An individual’s journey (represented by the blue circle on the right). This is the focus of the intervention process as it is where the social network development is expected to occur. Although we are in the processing of finessing the process, we expect it to involve the individual being exposed to new ideas; being introduced to new people and activities; the development of skills and interests; development of social confidence; and building currency (both personal and social). We have deliberately omitted any details about what the individual and worker might do within this process as it is up to them to co-produce the activities. However, we hypothesise that social network development may occur at any point in this process. If you click here for the animated version, and click on the graphic, the circles will rotate and illustrate that social network development may occur at any point as a bi-product of the process.
Barriers to social network development (represented by the circle within the blue circle) work in the opposite direction to the intervention cycle and can pose considerable challenges for some individuals. These may include stigma; physical health problems; complicated external lives; countervailing attitudes of self and the organisation providing the context for the intervention; ‘bad’ social capital (I’ll write more on this in another post another day…); lack of information; or poor access to services. These barriers will present the worker with a number of challenges, and are likely to be the most time-consuming element of their work.
The worker’s journey (represented by the green circle on the left) is equally as important in the intervention process as the individual’s. This assumes that the worker will need to develop their own social network knowledge in order to support the individual on their journey. Workers will need to build relationships; foster trust; identify opportunities; engage with the local community of the individual; develop their own networks and resources; adapt to new ideas; and utlise their contacts in the process of supporting the individual they are working with. At any point, they may need to provide extra support or reassess their involvement, while the individual they are working with may need to seek advice from them and develop their own self-awareness of their journey.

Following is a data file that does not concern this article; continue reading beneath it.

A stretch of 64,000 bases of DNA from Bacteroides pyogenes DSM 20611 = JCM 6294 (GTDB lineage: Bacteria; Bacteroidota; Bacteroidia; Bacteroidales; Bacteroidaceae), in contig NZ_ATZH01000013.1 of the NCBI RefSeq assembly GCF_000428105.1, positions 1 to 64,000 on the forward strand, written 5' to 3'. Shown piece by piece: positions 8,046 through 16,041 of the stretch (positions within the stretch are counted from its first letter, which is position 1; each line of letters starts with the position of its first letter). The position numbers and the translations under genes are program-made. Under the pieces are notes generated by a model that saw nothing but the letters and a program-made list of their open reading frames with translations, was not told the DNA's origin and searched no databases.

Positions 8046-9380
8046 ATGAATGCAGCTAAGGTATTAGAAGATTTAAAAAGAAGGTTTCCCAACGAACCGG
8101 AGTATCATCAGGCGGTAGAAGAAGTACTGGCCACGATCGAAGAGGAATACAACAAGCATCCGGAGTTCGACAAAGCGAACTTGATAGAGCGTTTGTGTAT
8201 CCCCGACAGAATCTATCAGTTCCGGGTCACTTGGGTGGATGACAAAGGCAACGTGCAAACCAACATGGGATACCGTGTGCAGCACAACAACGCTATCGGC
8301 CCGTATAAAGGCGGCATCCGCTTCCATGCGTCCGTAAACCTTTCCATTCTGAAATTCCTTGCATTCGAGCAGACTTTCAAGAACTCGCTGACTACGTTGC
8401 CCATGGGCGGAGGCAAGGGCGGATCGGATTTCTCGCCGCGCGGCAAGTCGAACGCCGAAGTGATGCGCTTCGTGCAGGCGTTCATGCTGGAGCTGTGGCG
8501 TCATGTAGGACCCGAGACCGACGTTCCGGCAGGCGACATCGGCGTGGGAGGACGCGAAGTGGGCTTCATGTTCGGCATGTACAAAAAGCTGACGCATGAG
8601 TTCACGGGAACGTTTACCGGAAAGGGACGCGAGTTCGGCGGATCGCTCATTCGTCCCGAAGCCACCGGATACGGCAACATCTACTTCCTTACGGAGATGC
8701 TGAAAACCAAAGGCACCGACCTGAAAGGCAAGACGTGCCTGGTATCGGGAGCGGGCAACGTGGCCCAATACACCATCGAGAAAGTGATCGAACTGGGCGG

The agency context (represented by the orange square in the top left hand corner) is also fundamental as without a supportive organisation the process is unlikely to occur. There are a number of features of a supportive agency context including modelling of good practice; skill sharing; community engagement and good local knowledge. The agency can provide a physical environment which facilitates social connections and can provide useful connections with community resources which individual workers may not have. Shared knowledge of the local community and the intervention model held by the agency can prevent interventions failing when workers leave. This can also help to reduce reliance on individual workers who may be the only ones to hold connections within the local community.
As I said at the start of this post, this model is very much a work in progress. It is being refined as new observations are made in the course of the field work and as people comment on it. It will be further refined in a Delphi consultation involving numerous stakeholders next year. However, we are keen to receive comments on it now to move our thinking forward and help us to ensure that this will be feasible in practice. Please use the comment facility on this blog or email me your thoughts.